In the Middle Ages, the town combined Christian practices with rituals of pagan origin. As a reaction, the feast of Corpus Christi, a new celebration in honour of the Blessed Sacrament, was born, which over time lost much of its religious character and became a social event and festival.
The first celebrations of Corpus Christi in Catalonia were those of Barcelona (1320), Manresa (1322), Vic (1330), Tortosa (1330), Solsona (1331) and Bagà (1333). The festival revolved around the triumphal procession of the Blessed Sacrament through the streets and squares of towns and cities.
The hierarchy and protocol, vital to the organisation of the Corpus, from the beginning co-existed with farcical interludes. These Christianisations of pagan elements sought to moralise and educate those who saw the procession, but in the end the playful overcame the instructive. This facilitated the appearance of the "bullícies" of the Blessed Sacrament, the origin of the Patum de Berga.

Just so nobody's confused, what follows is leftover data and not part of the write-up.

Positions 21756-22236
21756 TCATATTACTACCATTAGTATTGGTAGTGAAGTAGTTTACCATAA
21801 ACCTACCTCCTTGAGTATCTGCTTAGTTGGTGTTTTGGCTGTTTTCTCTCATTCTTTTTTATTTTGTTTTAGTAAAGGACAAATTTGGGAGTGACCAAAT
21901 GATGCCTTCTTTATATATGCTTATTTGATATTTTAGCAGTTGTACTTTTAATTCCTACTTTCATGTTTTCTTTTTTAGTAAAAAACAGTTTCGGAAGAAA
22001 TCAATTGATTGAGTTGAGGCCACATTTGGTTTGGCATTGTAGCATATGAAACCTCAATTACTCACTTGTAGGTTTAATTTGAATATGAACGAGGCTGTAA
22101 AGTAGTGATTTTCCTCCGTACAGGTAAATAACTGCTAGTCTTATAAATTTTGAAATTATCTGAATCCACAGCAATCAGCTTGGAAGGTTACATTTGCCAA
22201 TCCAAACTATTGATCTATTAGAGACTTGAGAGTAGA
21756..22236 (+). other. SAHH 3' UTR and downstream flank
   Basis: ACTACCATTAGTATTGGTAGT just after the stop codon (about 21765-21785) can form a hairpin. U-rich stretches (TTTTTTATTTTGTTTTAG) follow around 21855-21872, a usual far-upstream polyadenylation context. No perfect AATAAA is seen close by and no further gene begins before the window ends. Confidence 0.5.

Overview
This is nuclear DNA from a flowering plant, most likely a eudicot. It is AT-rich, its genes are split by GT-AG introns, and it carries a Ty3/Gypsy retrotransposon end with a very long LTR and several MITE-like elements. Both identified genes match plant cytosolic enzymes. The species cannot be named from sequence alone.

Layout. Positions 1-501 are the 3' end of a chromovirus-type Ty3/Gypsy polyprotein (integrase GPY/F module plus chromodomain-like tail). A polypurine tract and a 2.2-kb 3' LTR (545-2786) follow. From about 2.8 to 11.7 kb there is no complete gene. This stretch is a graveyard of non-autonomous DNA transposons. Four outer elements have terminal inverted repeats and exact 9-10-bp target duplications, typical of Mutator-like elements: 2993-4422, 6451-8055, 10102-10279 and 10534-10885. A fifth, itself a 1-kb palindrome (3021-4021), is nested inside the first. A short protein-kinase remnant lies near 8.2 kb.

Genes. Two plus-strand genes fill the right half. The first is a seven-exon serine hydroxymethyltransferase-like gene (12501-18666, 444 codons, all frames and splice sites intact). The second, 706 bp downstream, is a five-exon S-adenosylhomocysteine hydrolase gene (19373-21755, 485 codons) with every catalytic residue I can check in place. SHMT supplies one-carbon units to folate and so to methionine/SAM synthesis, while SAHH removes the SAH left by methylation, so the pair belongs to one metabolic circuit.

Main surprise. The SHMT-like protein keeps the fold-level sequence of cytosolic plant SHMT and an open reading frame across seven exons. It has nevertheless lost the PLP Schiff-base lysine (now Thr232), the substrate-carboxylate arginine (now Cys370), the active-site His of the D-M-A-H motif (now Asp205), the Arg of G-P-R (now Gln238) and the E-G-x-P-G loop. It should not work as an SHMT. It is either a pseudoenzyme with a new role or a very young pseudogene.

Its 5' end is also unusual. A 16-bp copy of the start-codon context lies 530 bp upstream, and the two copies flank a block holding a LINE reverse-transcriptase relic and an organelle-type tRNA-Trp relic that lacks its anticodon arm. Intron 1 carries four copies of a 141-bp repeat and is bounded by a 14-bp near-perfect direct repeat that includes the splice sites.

Other characteristic elements of the Corpus are the Ou com Balla, an empty egg that rises and dances as if by magic on the jet of water of a fountain, and carpets of flowers, ephemeral works of art that were trampled on by the procession and that survive in towns like Sitges, Arbúcies and la Garriga.